2e1ed55..09d880e  master -> master

So far, so good. The same commands would have been used when employing a Github git repository 2. How about having both of them? We can add our Github repository with the following command:

$ git remote add github https://github.com/dgraziotin/paper.git

Alright. Now we can pull from Overleaf and push to Github. There is the need to do a first code push.

$ git push github
Counting objects: 19, done.
Delta compression using up to 4 threads.
Compressing objects: 100% (19/19), done.
Writing objects: 100% (19/19), 97.82 KiB | 0 bytes/s, done.
Total 19 (delta 4), reused 0 (delta 0)
To https://github.com/dgraziotin/paper.git
 * [new branch]      master -> master

From now own, a flow might be

git pull overleaf master

and

git push overleaf master

.

Of course, you could pull from overleaf, do some changes, commit, and push again to overleaf, then to Github. Or, you could pull from Github, do some changes, commit, and push again to Github and Overleaf. Still, there is some redundancy we can get rid of. How about pushing to both repositories? Let’s create an endpoint called

both

.

$ git remote add both https://git.overleaf.com/2029559gkypzx
$ git remote set-url --add --push both https://git.overleaf.com/2029559gkypzx
$ git remote set-url --add --push both https://github.com/dgraziotin/paper.git

The first line creates a new remote repository URL called

both

. It points to Overleaf git server (again). However, the second command adds a new URL for pushing changes to the both endpoint, which points to the Github server. From now own, we can

push both

repositories at the same time (line 4).

$ git commit -a -m "Added a test word in the first line of introduction"
[master af9546d] Added a test word in the first line of introduction
 1 file changed, 1 insertion(+), 1 deletion(-)
git push both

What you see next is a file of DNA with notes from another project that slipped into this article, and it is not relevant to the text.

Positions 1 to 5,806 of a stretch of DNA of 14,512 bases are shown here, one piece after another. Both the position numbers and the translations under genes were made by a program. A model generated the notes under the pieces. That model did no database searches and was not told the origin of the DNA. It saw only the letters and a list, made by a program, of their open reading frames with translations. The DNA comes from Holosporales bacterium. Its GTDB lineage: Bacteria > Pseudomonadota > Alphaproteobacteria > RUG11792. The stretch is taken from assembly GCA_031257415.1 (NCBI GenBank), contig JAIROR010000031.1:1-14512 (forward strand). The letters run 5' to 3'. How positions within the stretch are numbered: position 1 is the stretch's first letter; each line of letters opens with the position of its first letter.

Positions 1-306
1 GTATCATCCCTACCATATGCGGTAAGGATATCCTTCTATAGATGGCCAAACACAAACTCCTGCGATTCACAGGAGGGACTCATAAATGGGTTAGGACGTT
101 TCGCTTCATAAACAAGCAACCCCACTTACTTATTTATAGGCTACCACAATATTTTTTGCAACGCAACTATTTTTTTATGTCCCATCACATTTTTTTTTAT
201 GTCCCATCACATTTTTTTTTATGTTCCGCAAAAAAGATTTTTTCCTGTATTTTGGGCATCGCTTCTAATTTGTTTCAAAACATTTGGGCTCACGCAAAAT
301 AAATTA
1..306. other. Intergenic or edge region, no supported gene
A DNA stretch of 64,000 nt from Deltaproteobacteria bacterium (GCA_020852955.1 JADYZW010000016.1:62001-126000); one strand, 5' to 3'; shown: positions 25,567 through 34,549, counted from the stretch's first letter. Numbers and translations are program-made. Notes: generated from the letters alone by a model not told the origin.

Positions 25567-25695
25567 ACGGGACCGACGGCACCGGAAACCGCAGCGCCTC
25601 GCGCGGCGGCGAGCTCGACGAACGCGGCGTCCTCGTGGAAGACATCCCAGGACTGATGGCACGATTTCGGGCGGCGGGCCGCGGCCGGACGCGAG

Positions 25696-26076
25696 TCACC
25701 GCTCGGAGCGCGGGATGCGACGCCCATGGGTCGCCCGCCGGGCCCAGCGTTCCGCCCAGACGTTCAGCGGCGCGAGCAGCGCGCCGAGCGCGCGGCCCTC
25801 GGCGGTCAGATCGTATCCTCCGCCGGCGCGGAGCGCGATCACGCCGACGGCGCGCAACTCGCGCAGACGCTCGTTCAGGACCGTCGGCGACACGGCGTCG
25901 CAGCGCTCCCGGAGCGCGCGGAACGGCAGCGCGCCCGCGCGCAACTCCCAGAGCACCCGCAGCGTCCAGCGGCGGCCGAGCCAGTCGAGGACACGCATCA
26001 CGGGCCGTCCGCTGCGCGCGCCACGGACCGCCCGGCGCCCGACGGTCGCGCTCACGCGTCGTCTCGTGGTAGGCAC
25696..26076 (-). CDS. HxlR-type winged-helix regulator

Counting objects: 9, done.
Delta compression using up to 4 threads.
Compressing objects: 100% (5/5), done.
Writing objects: 100% (5/5), 941 bytes | 0 bytes/s, done.
Total 5 (delta 4), reused 0 (delta 0)
To https://github.com/dgraziotin/paper.git
   67c8294..022a8f5  master -> master
Counting objects: 9, done.
Delta compression using up to 4 threads.
Compressing objects: 100% (5/5), done.
Writing objects: 100% (5/5), 941 bytes | 0 bytes/s, done.
Total 5 (delta 4), reused 0 (delta 0)
remote: Resolving deltas: 100% (4/4)
remote: Updating references: 100% (1/1)
To https://git.overleaf.com/2029559gkypzx
   67c8294..022a8f5  master -> master

The example above is a local change propagated to both Overleaf and Github. Finally, in order to propagate a change from Overleaf to local and Github, the following commands will be required.

$ git pull overleaf master
remote: Counting objects: 1, done
remote: Finding sources: 100% (1/1)
remote: Total 1 (delta 0), reused 0 (delta 0)
Unpacking objects: 100% (1/1), done.
From https://git.overleaf.com/2029559gkypzx
 * branch            master     -> FETCH_HEAD
   6cc6b05..409e750  master     -> overleaf/master
Updating 6cc6b05..409e750
Fast-forward
 main.tex | 4 ++--
 1 file changed, 2 insertions(+), 2 deletions(-)
$ git push github
Counting objects: 8, done.
Delta compression using up to 4 threads.
Compressing objects: 100% (6/6), done.
Writing objects: 100% (6/6), 650 bytes | 0 bytes/s, done.
Total 6 (delta 2), reused 0 (delta 0)
To https://github.com/dgraziotin/paper.git
   af9546d..409e750  master -> master

That is all. Happy LaTeX writing!

  1. This feature has been requested

  2. Please note that using Git with several people working on the same files is far more complicated than how it is shown here. There are many useful posts on how to use git with teams. Please take the time to read them.